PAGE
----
Q1 2019

ALL ABOUT THE NUMBERS: Drive Your Finances Before They Drive You

By: Mike Nesbit

Planning and budgeting are the keys to success, that is true for any business.  It doesn’t matter whether or not you are a small, one storefront operation or a million-dollar, multi-store company.

The Plan

Before you can begin developing your plan, you first must know where you are going. Otherwise, you may develop a great plan and be disappointed in the results because you did not achieve what you expected.

Your plan should be:

  • Strategic and Measurable. It makes no sense having an element of the plan that cannot be assessed. If you can’t measure it how will you know if it is being achieved?
  • Communicated with everyone in your organization.You cannot hope to succeed by doing it all yourself. How can others help you achieve your goals if they have no idea what you are trying to achieve?  You need your staff to understand the plan and, if possible, have key staff members help develop the plan.  It is a lot easier to work toward something if you understand it and believe in it. You need your staff to buy into and believe in the plan as well.
  • Reviewed with your organization routinely. Your staff needs to know the results on a regular basis.  If you are asking them to help you achieve something, they need feedback. How are they doing? Where are they falling short? Where are they excelling? The more feedback the better.  It will also give you a greater understanding of where your business is so there are no surprises.
  • It is much easier to get your staff to reach the goals if there is a reward. The incentives do not have to be extravagant but they should be fair.  If you are giving your staff bonuses, then your company should be improving financially.  If you are giving out incentives and not improving financially, then your incentive program needs to be re-evaluated.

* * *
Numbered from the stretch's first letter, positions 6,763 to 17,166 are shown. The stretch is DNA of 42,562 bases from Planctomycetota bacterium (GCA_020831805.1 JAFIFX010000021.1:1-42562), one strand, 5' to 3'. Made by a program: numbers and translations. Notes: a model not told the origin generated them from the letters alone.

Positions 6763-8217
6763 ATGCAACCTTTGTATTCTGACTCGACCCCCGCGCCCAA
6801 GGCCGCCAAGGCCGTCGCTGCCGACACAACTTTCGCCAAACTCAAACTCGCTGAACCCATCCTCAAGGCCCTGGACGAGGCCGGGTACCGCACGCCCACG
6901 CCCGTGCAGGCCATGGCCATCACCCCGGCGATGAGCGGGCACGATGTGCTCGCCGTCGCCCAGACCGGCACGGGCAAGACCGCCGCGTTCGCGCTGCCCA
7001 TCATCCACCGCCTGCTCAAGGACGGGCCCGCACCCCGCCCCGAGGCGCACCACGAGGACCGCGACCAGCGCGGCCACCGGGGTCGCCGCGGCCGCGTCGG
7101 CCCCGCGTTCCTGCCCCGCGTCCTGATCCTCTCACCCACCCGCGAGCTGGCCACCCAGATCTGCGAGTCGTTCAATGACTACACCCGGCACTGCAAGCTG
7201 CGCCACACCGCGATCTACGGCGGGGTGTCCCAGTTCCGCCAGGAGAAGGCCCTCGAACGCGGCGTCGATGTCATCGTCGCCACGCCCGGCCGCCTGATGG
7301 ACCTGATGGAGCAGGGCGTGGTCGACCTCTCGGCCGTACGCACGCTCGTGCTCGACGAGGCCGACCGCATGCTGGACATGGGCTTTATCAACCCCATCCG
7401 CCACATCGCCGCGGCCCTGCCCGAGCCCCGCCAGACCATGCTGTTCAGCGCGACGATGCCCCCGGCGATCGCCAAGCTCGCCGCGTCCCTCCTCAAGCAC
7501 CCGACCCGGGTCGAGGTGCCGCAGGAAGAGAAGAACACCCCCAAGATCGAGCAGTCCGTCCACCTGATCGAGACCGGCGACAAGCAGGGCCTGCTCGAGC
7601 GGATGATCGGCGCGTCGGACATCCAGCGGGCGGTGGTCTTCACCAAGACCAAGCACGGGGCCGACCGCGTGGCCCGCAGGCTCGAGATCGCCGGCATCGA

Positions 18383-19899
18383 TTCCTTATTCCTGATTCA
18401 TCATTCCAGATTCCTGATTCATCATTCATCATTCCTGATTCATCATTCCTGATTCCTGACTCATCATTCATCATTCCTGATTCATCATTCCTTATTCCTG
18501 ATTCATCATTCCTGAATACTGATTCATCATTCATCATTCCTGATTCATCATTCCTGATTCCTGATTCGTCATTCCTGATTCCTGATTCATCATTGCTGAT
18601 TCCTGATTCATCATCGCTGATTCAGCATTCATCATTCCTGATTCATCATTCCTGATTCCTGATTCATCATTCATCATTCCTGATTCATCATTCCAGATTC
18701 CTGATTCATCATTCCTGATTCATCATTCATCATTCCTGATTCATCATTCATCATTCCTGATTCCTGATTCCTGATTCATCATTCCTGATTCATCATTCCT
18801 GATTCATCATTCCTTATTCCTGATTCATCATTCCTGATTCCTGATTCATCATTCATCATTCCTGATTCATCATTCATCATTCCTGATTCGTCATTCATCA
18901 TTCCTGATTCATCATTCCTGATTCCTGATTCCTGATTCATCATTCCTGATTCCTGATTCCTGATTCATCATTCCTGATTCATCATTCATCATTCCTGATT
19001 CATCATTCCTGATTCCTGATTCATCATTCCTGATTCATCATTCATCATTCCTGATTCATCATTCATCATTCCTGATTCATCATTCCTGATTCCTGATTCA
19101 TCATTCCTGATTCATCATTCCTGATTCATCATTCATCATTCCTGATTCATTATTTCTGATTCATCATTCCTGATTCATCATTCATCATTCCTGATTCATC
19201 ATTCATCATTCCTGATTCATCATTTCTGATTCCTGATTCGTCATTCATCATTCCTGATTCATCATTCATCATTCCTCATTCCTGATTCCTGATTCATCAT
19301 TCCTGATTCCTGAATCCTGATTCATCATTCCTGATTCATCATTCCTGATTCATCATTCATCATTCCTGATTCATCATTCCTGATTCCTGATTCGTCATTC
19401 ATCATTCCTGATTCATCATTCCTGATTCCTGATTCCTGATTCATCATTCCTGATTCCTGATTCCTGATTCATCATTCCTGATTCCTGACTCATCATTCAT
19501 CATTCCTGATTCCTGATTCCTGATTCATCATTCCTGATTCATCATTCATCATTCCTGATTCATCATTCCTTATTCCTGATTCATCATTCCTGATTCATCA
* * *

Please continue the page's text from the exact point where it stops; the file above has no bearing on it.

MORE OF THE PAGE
Plan Development

Your plan and budget should be developed prior to the beginning of each new fiscal year. It should include the following standards established for your organization:

  • Quality Standards
  • Efficiency Standards (including pressing and tagging speed)
  • Customer Service Standards
  • Wage and Salary Standards
  • Overtime Standards

There is no right or wrong answer when determining standards.  It depends on the level of work you want to present to your customers.

For example:


You can produce far more shirts if you will accept less than superior quality. Or, your counter staff can wait on far more customers if they do not engage with them.


In these examples you can clearly see how your standards effect and drive your budgeting.  The most important part is whatever standards you develop, you need to consistently produce them at that level.


Think of the McDonald’s (low end) or Morton’s (high end) restaurant chains; there are two very different standards, but you know exactly how your hamburger or steak is going to taste, whether you are in San Francisco, California, or Topeka, Kansas.


Budgeting to Support Your Plan

Start by determining your acceptable annual return.  Then figure your projected sales and finally, estimated expenses; the largest of which is labor.

Sales Budget– Develop a weekly sales plan based on historical sales information. Historical sales are a good place to start and should be a good barometer of future sales as long as there have not been significant changes.  Significant changes such as local market changes or changes to your competition will impact sales either negatively or positively depending on the change. Factor this into your sales budget.  There should be a separate sales plan for every location and/or route.

There are several ways you can try to increase sales to achieve the annual return you desire:

  • Review demographics to determine the potential for any expansion.
  • Can you increase sales with new products or services?
  • Implement a marketing plan.
  • Determine if, when, and how much to increase prices.
  • Develop an incentive plan for sales.

Once you have developed a sales plan, communicate the plan to the management team.  The plan should include all 52 weeks of the year.

Monitor the sales and piece counts and focus on underperforming aspects quickly.  Develop special procedures for new customers and a plan for customers at risk.  If you have a customer retention program, make sure it is being implemented properly.

Expense Budget– All your costs need to have a detailed budget, backed by supporting rationale.  These expenses would include: